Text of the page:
Wednesday, March 6, 2013

Unfair Competition Claim under Trade-marks Act Allowed to Stand

Apotex Inc v Eli Lilly / atomoxetine, 2013 ONSC 1135 Ducharme J refusing leave to appeal re 2012 ONSC 3808

As noted in my previous post, the Ontario Divisional Court granted leave to appeal respecting Macdonald J’s refusal to strike Apotex’s claim for disgorgement of Lilly’s profits. However, in the same decision, the Divisional Court refused to grant leave from Macdonald J’s refusal to strike Apotex’s claim for damages for unfair competition, under ss 7(a) and (d) of the Trade-marks Act. That claim, in effect, was that Lilly had abused the patent system by “by registering on the Patent Register a patent which was ultimately declared invalid and commencing the prohibition proceeding” [18].

The test for leave from a refusal to strike is an onerous one [5], so this says little as to the merits. When the issue is dealt with substantively, it will be interesting to see how Harris v GlaxoSmithKline 2010 ONCA 872 aff’g 2010 ONSC 2326 (blogged here) is dealt with. In that case, Harris was a representative plaintiff in a class action seeking damages on the basis that GSK had abused the NOC system by bringing "objectively baseless” NOC proceedings which had all failed [22-23]. Harris’ claim was based on the tort of abuse of process, conspiracy and waiver of tort. The ONCA affirmed the order of the Perell J striking the claims and dismissing the action. In so holding the ONCA remarked that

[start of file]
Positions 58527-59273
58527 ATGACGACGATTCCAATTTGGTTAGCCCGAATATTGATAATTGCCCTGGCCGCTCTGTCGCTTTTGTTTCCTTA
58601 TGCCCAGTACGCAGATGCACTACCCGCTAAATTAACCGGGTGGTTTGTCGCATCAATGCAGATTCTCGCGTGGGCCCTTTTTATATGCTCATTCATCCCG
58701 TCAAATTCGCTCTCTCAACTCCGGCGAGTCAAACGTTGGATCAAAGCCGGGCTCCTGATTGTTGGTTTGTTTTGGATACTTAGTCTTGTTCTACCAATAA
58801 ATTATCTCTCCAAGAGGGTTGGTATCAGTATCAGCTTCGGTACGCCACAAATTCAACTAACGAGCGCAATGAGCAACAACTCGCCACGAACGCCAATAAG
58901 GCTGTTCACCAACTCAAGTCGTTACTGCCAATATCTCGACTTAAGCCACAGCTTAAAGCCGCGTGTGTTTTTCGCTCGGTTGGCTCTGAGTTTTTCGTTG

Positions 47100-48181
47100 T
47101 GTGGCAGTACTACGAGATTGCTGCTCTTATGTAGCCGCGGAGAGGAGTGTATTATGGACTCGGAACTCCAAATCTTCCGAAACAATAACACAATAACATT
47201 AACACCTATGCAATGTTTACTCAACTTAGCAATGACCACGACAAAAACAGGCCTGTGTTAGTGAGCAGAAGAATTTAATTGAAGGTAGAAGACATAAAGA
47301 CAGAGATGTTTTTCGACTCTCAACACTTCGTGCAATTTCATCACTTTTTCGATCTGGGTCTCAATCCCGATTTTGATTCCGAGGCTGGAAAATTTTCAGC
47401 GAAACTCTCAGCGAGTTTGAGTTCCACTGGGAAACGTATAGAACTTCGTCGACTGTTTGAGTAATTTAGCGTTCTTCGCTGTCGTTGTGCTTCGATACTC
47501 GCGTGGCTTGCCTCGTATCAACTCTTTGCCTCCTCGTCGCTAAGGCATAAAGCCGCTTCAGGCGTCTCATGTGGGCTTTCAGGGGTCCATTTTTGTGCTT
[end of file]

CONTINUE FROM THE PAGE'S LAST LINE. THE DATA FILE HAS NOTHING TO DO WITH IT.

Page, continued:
[46] GSK submits, correctly in my view, that the appellant "cannot convert the legitimate interest of a patentee in protecting (and monetizing) its intellectual property rights into anti-competitive monopoly practices in order to conjure up the improper predominant purpose required for the tort of conspiracy."

[50] Applying that test to the case at hand, the motion judge stated the following at para. 94 of his reasons:

In the case at bar, GSK's NOC Proceedings were not contrary to law or to statute. GSK's NOC Proceedings were the opposite of unauthorized; they were proceedings that GSK was entitled to bring. In other words, they were acts that GSK was at liberty to commit. The NOC Proceedings are actually a response to NOC's initiated by Apotex and two other generic manufacturers. GSK has a statutory right to show that the generic manufacturer's allegations are "not justified."

This seems to imply a broad rule that registering patents on the Patent Register and bringing NOC proceedings cannot be wrongful. The atomoxetine litigation is distinguishable both on the cause of action and because the plaintiff has a different interest, but this broad principle nonetheless seems applicable. It seems likely that this issue will eventually make its way to the ONCA once again, and it will be interesting to see whether that court holds that the same principle does indeed apply under the Trade-marks Act. If the ONCA were inclined to rethink the Harris decision without expressly reversing it, this might be an opportunity.

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